RUBiS enters petrochemical export marketWednesday, October 28, 2020
RUBiS Energy Jamaica Limited recently dispatched the island's first export shipment of petrochemicals — a move which sees the country becoming the first in the region to undertake such a venture due to its terminal and storage infrastructure.
The company this month also commenced regional distribution of its petrochemical products to the international market. Petrochemicals are used as feedstock in the production of everyday items, such as paints, degreasers, solvents, pesticides, bedding, furniture, insulation materials, and sanitary products.
RUBiS is said to be one of the largest petrochemical suppliers in the region.
“This is a groundbreaking moment for RUBiS and Jamaica's export market as we expand our footprint to Latin America and the Caribbean region with the first shipments of petrochemical products,” a company news release quotes Troy Thompson, head of commercial operations.
“We are excited about RUBiS's entry in the export market as it positions Jamaica as a commercial-scale supplier within region — a major accomplishment considering that we are in the middle of a pandemic. We also continue to support the local manufacturing industries by providing products which are essential to the continued viability of so many industries, something we are very proud of,” he added.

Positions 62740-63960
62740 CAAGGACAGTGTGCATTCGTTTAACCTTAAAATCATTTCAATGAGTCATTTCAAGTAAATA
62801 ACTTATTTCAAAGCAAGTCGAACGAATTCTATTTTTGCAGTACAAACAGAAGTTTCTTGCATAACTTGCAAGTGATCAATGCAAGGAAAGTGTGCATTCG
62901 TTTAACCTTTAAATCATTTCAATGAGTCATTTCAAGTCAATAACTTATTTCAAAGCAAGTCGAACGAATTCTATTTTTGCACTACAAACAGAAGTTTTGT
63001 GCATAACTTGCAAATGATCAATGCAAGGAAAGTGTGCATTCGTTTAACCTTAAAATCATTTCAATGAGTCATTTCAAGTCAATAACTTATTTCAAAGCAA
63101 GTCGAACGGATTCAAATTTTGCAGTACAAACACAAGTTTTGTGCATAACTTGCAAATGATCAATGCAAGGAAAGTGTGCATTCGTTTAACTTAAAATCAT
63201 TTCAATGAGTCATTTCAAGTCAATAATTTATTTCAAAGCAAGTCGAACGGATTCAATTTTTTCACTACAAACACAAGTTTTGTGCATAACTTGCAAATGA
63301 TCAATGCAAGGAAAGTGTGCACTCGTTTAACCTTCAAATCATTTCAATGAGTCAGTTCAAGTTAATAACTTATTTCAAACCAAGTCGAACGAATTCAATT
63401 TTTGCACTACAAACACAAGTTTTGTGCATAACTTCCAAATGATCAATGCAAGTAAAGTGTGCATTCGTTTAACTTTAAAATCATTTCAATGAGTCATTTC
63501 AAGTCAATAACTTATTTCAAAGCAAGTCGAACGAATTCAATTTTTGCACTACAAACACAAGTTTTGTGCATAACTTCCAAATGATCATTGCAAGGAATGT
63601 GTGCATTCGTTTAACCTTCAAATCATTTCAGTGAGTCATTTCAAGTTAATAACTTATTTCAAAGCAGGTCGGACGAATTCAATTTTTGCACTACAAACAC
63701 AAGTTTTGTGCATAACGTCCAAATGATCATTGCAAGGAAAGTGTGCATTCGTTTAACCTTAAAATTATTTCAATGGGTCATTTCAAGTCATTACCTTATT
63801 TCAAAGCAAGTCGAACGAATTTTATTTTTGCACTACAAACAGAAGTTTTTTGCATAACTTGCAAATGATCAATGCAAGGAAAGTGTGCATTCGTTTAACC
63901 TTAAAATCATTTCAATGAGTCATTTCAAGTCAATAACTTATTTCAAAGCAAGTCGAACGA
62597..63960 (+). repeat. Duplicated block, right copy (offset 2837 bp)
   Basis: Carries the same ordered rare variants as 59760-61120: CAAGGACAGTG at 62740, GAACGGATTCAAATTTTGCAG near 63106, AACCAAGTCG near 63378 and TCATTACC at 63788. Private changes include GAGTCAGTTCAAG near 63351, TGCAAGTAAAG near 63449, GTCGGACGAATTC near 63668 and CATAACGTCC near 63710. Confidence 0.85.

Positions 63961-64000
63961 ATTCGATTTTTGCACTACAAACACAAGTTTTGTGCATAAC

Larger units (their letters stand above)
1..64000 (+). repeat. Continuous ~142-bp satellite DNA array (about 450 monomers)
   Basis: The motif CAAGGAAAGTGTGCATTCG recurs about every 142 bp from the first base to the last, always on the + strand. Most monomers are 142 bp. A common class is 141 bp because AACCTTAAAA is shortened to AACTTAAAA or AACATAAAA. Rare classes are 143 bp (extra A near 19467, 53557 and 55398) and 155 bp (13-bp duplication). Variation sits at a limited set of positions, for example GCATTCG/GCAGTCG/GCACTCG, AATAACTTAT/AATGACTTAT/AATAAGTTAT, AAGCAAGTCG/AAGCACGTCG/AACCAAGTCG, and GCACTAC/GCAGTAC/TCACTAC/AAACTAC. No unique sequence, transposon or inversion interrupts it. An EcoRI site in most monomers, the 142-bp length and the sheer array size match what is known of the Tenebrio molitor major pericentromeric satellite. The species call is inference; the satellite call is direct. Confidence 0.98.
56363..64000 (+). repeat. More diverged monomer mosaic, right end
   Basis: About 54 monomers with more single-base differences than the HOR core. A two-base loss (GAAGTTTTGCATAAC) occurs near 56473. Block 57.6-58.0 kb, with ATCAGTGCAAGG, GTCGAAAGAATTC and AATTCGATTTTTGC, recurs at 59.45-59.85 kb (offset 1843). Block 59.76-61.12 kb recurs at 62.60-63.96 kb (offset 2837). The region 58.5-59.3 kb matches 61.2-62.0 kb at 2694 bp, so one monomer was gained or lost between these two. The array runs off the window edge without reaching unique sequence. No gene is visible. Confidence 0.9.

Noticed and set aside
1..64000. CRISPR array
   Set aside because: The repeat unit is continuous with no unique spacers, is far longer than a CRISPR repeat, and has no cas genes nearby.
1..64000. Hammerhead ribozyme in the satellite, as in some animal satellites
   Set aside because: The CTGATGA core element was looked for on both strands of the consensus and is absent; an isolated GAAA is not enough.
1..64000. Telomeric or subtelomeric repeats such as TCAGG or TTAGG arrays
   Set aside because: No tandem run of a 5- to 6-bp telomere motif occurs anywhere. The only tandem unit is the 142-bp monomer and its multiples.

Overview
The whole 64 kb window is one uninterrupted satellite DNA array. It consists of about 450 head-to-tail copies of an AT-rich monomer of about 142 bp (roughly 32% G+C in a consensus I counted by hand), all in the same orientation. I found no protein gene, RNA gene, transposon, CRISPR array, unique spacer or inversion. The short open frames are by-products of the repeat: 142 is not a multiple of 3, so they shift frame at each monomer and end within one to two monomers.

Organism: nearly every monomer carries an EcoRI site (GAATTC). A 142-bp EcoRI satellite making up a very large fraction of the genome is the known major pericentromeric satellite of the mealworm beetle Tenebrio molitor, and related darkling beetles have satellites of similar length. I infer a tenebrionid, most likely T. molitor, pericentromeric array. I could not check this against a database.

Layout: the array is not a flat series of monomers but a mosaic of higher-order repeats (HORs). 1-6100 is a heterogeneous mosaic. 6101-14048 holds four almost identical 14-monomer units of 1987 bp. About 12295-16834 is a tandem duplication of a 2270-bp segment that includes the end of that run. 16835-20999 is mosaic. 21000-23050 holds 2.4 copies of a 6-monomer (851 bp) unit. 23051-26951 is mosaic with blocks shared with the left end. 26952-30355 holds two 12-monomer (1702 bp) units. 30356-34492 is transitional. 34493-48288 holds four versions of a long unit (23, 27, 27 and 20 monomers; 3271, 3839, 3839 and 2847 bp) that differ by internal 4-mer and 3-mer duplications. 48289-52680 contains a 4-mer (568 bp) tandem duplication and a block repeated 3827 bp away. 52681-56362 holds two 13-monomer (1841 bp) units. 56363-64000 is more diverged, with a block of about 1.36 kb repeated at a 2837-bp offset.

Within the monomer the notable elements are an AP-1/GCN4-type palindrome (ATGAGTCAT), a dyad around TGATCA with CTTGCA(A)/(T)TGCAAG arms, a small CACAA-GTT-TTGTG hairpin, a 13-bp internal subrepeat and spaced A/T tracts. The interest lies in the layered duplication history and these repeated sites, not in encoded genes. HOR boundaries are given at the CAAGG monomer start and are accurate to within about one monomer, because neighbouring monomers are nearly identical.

According to 2018 industry reports, the global petrochemical industry was valued at approximately US$539 billion, which, at the time, was also expected to see a compounded annual growth rate of five per cent over the forecasted period.
Jamaica Manufacturers and Exporters' Association President Richard Pandohie, in lauding the move, underscored the impact of exports on national development along with the key role it plays in sustaining wealth creation, generating employment opportunities and providing foreign exchange earnings.
He also reiterated the need to diversify the economy, a need which he said has been magnified amidst the negative fallout resulting from the COVID-19 pandemic. “Manufacturing and export,” he argued, “must form an intrinsic part of our economy” as the country cannot continue to be over-reliant on the services sector.
Referring to statistics from an impact survey undertaken by his organisation, Pandohie said that there were both challenges and opportunities to be derived from the pandemic. He therefore urged manufacturers and exporters to make bold steps in capitalising on increased demand in new markets.
“There are a number of free trade agreements under which exporters can trade duty-free, and it is important that we take advantage of these opportunities and begin realising the benefits for our citizens,” he said. “Close to home, Caricom should be viewed and operate as an extension to our domestic market. Jamaica has a relatively small domestic market, which means we must always be looking outwards to expand and grow,” he said.